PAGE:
Seven steps to effective management

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27 / 4 / 2016 Midnight

Supporting and empowering individual employees will strengthen the whole team. There are simple ways to manage your team more effectively. They don’t have to need more time or money, and most of you can start right away. 

If you can’t do anything else, make time for positive reinforcement

Say thank you, tough shift and thanks for your support. Ask what positives your employees will take away from the day. This allows them to reflect on their personal sense of achievement and allows you the opportunity as their manager to say well done. We automatically focus on the negative and the one thing we could have done better, let your staff leave focusing on the thing they did well.

Be consistent

As a manager you will need to speak to staff and have potentially difficult or challenging conversations. Act when this is needed, taking an honest and open approach. Be consistent, so expectations are clear to all.

Have some time to listen and support your employees to find the way forward

You need to make time to be available for your employees. If your workload restricts this, allow for a minimum period of time in the week when you will be contactable and make sure staff know that. This reinforces that they are important because you have time for them.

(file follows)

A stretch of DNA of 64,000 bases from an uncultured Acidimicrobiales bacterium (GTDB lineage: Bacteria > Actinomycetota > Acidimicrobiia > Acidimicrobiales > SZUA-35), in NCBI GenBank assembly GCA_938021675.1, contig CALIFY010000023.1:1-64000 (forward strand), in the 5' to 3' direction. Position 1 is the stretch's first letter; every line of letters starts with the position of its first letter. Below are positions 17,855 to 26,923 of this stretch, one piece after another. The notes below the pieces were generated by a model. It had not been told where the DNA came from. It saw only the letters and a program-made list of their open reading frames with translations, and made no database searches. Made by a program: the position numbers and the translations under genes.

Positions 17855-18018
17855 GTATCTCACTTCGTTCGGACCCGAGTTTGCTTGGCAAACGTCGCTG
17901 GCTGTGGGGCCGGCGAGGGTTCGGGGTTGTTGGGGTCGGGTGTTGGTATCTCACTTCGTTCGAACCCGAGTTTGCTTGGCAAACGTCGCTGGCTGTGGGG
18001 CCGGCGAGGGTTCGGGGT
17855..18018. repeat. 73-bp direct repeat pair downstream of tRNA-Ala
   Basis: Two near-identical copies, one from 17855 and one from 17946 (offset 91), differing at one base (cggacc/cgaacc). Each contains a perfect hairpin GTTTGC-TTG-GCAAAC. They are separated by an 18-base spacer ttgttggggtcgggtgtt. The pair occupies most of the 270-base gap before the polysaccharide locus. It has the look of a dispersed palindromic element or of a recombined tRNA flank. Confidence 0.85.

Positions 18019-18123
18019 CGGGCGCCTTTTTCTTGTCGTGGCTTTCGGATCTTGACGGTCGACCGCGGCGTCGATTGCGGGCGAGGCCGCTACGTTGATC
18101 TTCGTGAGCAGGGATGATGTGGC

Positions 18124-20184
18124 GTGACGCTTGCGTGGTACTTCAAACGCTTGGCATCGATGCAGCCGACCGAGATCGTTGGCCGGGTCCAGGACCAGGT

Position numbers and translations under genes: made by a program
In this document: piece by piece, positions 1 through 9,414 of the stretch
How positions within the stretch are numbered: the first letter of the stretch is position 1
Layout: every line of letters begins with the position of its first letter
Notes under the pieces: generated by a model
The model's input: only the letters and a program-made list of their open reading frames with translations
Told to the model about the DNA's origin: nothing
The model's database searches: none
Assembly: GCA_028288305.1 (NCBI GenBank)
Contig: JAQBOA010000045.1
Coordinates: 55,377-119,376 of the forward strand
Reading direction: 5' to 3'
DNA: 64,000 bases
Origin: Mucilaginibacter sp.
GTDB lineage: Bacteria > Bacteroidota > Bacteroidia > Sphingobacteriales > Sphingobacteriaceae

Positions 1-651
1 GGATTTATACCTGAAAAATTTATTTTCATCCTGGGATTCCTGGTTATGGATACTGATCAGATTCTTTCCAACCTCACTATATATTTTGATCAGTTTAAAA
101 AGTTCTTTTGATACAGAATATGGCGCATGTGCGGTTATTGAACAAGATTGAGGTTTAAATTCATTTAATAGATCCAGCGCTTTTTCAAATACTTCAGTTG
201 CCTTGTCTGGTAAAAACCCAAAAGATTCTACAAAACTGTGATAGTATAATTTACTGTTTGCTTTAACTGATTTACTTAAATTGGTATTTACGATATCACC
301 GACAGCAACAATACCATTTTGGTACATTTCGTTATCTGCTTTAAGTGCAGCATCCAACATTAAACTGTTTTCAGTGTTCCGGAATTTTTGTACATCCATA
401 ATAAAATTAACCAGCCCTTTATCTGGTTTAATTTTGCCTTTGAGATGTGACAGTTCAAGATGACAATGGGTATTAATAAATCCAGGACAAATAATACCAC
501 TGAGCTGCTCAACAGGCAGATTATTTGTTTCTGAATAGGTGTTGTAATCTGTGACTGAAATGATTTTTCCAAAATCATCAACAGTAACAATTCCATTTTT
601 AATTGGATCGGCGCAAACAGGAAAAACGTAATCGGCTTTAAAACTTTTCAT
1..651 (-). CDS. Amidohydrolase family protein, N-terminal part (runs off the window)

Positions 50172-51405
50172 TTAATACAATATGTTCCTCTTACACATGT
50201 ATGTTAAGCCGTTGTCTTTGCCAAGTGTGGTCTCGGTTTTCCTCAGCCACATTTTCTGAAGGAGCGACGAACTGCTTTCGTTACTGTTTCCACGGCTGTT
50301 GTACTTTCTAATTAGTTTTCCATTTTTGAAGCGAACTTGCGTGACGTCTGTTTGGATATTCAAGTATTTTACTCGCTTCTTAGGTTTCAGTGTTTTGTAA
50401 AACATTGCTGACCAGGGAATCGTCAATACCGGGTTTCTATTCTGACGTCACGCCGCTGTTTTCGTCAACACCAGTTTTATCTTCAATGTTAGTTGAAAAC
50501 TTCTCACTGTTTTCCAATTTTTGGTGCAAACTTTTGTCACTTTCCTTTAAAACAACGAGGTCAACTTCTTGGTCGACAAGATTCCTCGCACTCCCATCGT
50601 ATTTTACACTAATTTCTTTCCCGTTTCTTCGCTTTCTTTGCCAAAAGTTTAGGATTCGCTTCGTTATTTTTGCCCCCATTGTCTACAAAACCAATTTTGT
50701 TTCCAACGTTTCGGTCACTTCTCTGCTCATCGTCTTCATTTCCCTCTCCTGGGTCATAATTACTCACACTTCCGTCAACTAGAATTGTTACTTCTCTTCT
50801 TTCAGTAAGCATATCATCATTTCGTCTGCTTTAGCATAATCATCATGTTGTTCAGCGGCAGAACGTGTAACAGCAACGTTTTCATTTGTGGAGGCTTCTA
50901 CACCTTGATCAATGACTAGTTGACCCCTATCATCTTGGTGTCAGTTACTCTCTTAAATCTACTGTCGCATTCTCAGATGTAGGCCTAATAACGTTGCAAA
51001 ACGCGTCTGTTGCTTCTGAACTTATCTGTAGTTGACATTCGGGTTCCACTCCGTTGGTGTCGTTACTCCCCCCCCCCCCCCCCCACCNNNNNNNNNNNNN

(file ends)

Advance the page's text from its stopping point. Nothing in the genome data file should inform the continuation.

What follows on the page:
Work with your employee to support them through any difficulties, e.g. what impact is an issue having? What could you do about it? What will you do about it? Don’t take problems off the employee, you build their resilience by empowering them to find the solution.

Keeping things in perspective

We all have days where sometimes it feels like things are against us. Being the voice of reason can prevent concerns escalating.  Be ready to ask your staff what alternative perspective could there be. What is their perception based on? What do they want to do to move forward?

What’s in your managers toolbox?

As a manager you won't have all the answers, and shouldn’t expect yourself to. What you can do is know who your key stakeholders are and who your employee can approach to assist them. This could include, HR, OH, OD, counselling, health and safety reps etc. Could this be developed with your colleagues?

Make metrics your friend

When you use more than one metric (measure) it allows you to make a comparison. Metrics help you to understand what is going on but it only becomes useful when we do something with it. Key questions to ask are: what impact is this metric having on my staff, or patient care? Do I need to talk to my staff about this metric so I can understand the context of this and the impact it is having?

Walk the talk

Lead by example, by creating a culture of openness and engagement.

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